For some people, a vote for Ukip is effectively a declaration that you live in a dump. You can have an interesting debate about whether it was particularly sympathetic of Ken Clarke to brand that party’s voters as “elderly male people who have had disappointing lives”, but that view is not just confined to pro-European Conservatives. A great number of people, in Stoke and elsewhere, who are sympathetic to Ukip’s positions on immigration, international development and the European Union also think that voting Ukip is for losers.

That always made making inroads into the Conservative vote harder than it looks. At the risk of looking very, very foolish in six days time, I found it difficult to imagine why Tory voters in Hanley would take the risk of voting Ukip. As I wrote when Nuttall announced his candidacy, the Conservatives were, in my view, a bigger threat to Labour than Ukip.

Under Theresa May, almost every move the party has made has been designed around making inroads into the Ukip vote and that part of the Labour vote that is sympathetic to Ukip. If the polls are to be believed, she’s succeeding nationally, though even on current polling, the Conservatives wouldn’t have enough to take Stoke on Trent Central.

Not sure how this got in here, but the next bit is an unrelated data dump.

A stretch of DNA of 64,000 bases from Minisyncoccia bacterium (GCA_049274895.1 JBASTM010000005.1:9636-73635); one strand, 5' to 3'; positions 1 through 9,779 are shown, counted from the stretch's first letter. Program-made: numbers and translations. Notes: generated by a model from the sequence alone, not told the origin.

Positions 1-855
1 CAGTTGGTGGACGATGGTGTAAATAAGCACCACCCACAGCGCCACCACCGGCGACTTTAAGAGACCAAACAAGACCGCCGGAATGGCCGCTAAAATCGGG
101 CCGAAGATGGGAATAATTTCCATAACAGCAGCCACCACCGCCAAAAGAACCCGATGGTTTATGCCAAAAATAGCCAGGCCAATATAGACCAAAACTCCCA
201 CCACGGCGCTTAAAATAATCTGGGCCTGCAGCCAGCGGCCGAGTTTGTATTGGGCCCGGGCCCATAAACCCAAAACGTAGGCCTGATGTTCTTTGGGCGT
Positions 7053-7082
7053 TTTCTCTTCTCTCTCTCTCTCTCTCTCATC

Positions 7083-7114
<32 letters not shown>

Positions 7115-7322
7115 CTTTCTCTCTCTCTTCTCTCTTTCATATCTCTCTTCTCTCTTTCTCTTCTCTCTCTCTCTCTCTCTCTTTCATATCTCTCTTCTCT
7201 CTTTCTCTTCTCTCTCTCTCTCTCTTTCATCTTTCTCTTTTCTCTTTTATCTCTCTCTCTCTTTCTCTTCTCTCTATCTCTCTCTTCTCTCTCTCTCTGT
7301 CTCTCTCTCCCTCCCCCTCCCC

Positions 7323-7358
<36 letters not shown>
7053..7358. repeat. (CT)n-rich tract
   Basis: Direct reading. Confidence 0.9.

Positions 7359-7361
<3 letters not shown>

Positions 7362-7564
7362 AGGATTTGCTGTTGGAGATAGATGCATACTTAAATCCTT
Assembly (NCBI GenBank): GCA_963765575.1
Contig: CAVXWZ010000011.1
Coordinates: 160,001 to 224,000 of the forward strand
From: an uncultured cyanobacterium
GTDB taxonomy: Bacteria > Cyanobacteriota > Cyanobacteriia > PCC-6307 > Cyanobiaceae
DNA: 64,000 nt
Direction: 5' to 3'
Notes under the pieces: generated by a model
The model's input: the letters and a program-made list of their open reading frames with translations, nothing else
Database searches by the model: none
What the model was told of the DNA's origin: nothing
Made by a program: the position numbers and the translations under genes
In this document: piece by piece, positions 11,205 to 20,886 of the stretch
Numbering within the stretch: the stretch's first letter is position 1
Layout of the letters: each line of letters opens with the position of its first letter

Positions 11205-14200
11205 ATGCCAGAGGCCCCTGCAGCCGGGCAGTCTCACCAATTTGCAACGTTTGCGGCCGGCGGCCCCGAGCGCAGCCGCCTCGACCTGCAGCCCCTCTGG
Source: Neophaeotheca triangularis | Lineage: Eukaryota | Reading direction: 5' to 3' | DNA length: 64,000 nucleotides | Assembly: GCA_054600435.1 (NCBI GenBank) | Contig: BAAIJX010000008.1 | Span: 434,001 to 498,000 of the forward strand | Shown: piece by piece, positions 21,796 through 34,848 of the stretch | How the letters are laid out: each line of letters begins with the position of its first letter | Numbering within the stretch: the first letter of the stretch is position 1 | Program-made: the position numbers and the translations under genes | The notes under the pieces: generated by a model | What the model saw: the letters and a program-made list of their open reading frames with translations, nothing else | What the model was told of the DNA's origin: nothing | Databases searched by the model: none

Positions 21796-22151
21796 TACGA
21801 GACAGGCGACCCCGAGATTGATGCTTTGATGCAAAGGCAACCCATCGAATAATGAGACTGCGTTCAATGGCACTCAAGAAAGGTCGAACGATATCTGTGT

Now Theresa May has made a visit to the constituency. Well, seeing as the government has a comfortable majority in the House of Commons, it’s not as if the Prime Minister needs to find time to visit the seat, particularly when there is another, easier battle down the road in the shape of the West Midlands mayoral election.

But one thing is certain: the Conservatives wouldn’t be sending May down if they thought that they were going to do worse than they did in 2015.

Parties can be wrong of course. The Conservatives knew that they had found a vulnerable spot in the last election as far as a Labour deal with the SNP was concerned. They thought that vulnerable spot was worth 15 to 20 seats. They gained 27 from the Liberal Democrats and a further eight from Labour.  Labour knew they would underperform public expectations and thought they’d end up with around 260 to 280 seats. They ended up with 232.

Nevertheless, Theresa May wouldn’t be coming down to Stoke if CCHQ thought that four days later, her party was going to finish fourth. And if the Conservatives don’t collapse, anyone betting on Ukip is liable to lose their shirt. 

Stephen Bush is special correspondent at the New Statesman. His daily briefing, Morning Call, provides a quick and essential guide to British politics.